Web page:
Aviation Gas Endangers Airports’ Neighbors
NEW YORK – They got the lead out of automobile gas decades ago, but three-quarters of the nation’s piston-driven airplanes – some 167,000 – burn leaded aviation fuel, or “avgas,” making them the largest source of dangerous lead emissions in the nation.
The effect of the lead spewed by the small planes and private planes that comprise what’s called general aviation can be deadly, especially for children, according to Earthjustice attorney Marianne Engleman Lado. She’s pursuing a case in a federal court in Washington, D.C., aimed at getting the Environmental Protection Agency to crack down.
“There are 20,000 airports around the country, including here in New York, where lead is still used, and studies have shown that people who live near these airports – their kids are more likely to have heightened blood lead levels.”
The problem is that no alternative exists for leaded avgas, which – according to the Aircraft Owners and Pilots Association – has to be used in some engines because otherwise they could fail, with safety consequences. The AOPA wants to find a solution but says ultimately it’s a decision for the Federal Aviation Administration, not just the EPA.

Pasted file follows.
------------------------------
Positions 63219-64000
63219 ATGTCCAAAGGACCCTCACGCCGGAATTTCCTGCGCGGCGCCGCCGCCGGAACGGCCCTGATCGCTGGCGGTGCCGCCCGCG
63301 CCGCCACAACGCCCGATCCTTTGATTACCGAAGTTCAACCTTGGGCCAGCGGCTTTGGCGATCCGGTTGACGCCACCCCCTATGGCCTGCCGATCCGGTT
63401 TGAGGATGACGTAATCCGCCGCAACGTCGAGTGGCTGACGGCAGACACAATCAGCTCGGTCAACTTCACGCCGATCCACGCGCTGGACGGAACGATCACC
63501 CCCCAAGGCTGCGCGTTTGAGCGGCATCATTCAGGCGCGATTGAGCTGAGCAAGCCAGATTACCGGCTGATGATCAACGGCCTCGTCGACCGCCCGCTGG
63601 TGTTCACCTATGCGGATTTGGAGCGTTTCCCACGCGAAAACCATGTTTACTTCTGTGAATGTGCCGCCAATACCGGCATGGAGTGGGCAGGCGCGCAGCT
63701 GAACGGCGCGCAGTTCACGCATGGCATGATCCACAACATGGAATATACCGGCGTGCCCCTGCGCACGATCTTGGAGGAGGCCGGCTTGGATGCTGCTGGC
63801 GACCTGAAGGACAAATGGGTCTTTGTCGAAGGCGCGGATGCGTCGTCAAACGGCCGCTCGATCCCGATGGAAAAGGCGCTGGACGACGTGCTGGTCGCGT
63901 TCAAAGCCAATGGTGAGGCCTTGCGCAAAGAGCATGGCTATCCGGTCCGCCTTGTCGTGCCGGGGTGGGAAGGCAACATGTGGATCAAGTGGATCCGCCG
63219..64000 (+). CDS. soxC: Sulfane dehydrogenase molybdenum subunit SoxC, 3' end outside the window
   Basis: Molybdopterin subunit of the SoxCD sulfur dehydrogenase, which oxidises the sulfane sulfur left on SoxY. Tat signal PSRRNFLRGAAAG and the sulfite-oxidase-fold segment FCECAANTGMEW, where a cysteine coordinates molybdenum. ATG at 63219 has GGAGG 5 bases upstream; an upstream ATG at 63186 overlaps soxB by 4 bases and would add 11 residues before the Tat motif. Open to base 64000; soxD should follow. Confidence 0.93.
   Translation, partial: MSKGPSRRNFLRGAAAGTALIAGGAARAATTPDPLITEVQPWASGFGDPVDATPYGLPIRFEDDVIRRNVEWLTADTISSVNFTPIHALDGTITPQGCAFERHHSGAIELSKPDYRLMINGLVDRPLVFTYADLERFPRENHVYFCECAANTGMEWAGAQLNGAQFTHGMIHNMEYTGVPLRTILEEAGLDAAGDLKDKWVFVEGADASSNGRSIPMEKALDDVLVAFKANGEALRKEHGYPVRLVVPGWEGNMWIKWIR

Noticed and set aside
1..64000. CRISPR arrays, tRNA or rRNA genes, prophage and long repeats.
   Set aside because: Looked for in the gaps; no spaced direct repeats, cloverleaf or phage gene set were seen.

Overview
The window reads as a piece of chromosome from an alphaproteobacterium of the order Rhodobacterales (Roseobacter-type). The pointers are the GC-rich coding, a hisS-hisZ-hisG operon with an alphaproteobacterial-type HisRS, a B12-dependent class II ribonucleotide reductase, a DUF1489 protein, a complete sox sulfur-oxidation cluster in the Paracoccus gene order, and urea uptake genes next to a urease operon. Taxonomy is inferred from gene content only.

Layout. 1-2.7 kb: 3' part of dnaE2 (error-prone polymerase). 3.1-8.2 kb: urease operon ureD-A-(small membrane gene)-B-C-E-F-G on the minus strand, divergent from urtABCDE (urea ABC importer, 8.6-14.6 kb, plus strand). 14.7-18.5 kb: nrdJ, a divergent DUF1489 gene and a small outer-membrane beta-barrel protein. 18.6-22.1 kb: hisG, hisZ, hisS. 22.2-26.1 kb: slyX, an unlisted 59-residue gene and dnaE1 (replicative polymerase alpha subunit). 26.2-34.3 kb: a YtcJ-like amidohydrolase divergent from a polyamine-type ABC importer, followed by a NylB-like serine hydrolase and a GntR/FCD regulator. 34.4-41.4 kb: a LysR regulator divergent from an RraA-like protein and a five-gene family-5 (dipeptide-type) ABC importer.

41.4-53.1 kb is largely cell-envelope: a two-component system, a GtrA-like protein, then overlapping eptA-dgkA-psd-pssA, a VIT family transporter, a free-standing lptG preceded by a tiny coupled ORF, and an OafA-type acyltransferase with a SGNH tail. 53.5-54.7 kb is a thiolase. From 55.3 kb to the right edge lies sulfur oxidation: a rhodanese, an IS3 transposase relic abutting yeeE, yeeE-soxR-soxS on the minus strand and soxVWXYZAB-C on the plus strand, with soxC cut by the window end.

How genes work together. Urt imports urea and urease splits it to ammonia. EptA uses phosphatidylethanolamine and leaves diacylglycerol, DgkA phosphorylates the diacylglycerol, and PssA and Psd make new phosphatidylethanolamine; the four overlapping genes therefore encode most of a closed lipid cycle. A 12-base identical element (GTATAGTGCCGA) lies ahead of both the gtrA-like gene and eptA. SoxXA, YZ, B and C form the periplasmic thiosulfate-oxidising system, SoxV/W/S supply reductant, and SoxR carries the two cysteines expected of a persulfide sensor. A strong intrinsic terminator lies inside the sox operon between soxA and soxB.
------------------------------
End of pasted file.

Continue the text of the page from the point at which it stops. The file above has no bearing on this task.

Rob Hackman, AOPA vice president for regulatory affairs, says his group is working with the EPA and the Federal Aviation Administration on establishing a “realistic standard” to reduce lead emissions from general-aviation aircraft.
“It’s not just a matter of ‘we want fuel with a higher octane so we can go faster.’ It’s safety of flight so that our engines do not detonate and prematurely tear themselves apart at critical phases of flight.”
Lado says one of New York’s higher-emitting airports is Brookhaven, which – by 2008 numbers – emits half a ton of lead a year. She wants the EPA to rule the lead in avgas a public health threat.
“Leaded air pollution clearly endangers public health. The first step in this process is clearly at EPA’s door, to recognize that and to initiate the regulatory process.”
Hackman says – and others agree – that if you see a small plane flying overhead there’s probably no reason to cover your nose and face and run inside. Altitude and wind are thought to disperse the harmful emissions.
“So unless you’re standing right behind an aircraft engine with your nose right at the exhaust, you’re talking about something that I think would be even difficult to measure from a bloodstream – that type of thing.”
Nonetheless, great concern remains about populations near the nation’s airports, and Lado anticipates that the EPA eventually will issue an endangerment finding, followed by Clean Air Act regulation of lead in avgas.